VOL. 130 | NO. 65 | Friday, April 3, 2015
Lowery Won’t Seek Re-Election
By Bill Dries
Memphis City Council chairman Myron Lowery, the longest-serving member of the council, won’t be running for re-election on the October ballot.
“After a while you feel like you’ve done all that you can do in a specific position.”
Memphis City Council
Lowery announced Thursday, April 2, what he has said for several years he might do.
“I do however plan to remain involved in this community to serve it in whatever way that I can,” Lowery said. He also indicated he might run for elected office at some point in the future.
In the past, Lowery has said his son, Mickell, would likely be a candidate for the Super District 8 council seat Lowery holds. But he added Thursday that such a decision would be made later.
“This is my day,” he said. “The voters in the 8th District will have the right to choose their next leader. Like any father, yes, if my son runs I will be supporting him. But this seat belongs to the voters for them to make that decision.”
Lowery was elected to the council in 1991, and his decision reflects the same experience other council members over the years have expressed when they made the decision to leave after shorter stays at City Hall.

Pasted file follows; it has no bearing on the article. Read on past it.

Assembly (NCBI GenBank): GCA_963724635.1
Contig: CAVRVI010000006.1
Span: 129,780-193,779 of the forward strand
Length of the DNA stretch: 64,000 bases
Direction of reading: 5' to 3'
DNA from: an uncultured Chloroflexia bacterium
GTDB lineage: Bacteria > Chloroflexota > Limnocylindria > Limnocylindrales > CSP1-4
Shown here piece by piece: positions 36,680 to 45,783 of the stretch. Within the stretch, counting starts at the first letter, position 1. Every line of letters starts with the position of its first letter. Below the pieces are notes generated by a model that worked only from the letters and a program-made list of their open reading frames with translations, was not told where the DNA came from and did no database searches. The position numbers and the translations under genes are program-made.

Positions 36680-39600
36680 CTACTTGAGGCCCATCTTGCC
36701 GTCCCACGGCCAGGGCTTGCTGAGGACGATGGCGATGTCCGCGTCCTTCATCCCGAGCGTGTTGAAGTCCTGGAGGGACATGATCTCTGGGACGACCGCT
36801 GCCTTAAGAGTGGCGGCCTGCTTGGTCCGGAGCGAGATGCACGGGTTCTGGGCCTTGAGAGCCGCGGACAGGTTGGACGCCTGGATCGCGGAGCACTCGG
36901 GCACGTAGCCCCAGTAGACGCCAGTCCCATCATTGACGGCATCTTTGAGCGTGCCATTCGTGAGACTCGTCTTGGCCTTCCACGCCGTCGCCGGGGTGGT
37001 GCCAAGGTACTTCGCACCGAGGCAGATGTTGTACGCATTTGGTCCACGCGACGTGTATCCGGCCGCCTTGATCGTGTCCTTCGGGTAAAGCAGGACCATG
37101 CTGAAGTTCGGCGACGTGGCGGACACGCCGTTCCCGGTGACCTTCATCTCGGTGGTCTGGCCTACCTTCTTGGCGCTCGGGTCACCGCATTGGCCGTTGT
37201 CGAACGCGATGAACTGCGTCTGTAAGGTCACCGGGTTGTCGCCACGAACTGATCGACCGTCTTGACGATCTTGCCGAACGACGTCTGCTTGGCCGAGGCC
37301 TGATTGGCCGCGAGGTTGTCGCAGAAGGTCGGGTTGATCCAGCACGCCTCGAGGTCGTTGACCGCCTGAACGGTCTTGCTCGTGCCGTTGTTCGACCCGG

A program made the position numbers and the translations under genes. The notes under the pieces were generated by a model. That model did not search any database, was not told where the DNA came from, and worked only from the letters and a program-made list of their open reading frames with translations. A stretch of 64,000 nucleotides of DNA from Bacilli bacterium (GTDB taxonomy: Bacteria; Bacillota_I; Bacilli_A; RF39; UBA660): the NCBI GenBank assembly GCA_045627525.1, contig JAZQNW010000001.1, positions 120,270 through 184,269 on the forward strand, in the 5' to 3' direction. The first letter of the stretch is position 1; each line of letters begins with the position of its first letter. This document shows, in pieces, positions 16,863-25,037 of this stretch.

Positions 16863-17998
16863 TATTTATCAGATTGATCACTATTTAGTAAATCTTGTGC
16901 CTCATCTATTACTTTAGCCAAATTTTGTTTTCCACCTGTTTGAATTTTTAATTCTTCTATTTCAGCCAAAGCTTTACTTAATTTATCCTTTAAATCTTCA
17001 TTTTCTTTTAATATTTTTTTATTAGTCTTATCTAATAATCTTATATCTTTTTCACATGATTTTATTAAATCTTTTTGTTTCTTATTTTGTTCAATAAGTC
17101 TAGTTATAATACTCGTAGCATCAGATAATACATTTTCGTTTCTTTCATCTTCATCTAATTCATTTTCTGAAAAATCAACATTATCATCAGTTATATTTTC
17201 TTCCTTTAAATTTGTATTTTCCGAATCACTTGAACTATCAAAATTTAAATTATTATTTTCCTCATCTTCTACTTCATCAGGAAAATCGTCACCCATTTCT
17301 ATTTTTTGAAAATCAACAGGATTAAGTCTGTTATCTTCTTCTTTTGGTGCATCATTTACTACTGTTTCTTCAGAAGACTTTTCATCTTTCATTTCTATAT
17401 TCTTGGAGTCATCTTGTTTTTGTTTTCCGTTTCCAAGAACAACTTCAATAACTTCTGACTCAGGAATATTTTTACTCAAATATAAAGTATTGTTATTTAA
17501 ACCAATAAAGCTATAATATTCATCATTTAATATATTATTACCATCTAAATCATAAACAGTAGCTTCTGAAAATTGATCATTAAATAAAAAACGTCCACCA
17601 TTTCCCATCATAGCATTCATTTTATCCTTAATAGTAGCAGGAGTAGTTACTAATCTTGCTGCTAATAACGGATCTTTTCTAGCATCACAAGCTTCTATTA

“After a while you feel like you’ve done all that you can do in a specific position,” he said. “I’ve served with 40 members of the Memphis City Council throughout the years, elected chairman five times. I don’t know what else I can do in this position.”
Lowery also served as interim Memphis mayor in late 2009 following the resignation of Willie Herenton. He ran in the special election that followed but lost to current mayor A C Wharton Jr.
In addition to Lowery, council members Jim Strickland, Shea Flinn and Harold Collins have said they will not be running for re-election in 2015. Strickland is giving up his council seat to run for mayor, and Collins is exploring a possible run.
All three were elected to the council in 2007 during the largest turnover of council seats in the history of the mayor-council form of government, with nine new council members.
Lowery was one of the four members re-elected that year.
“The new freshmen several years ago were unsure of what to do and how to do it,” Lowery said Thursday of the experience. “My leaving will build in a natural segment of staggered terms for the years to come.”
As chairman of the 2010 commission that drafted changes to the city charter, Lowery favored a provision that would have staggered the terms, with elections for six of the 13 council members in one election cycle and the other seven in a cycle two years later.
The provision was rejected by voters in the referendum that followed.
Most of the turnover on the council since the mayor-council form of government began in 1968 has been the result of incumbents not seeking re-election.
“Ideally we should have two or three additional members of the council either defeated or not running,” Lowery said.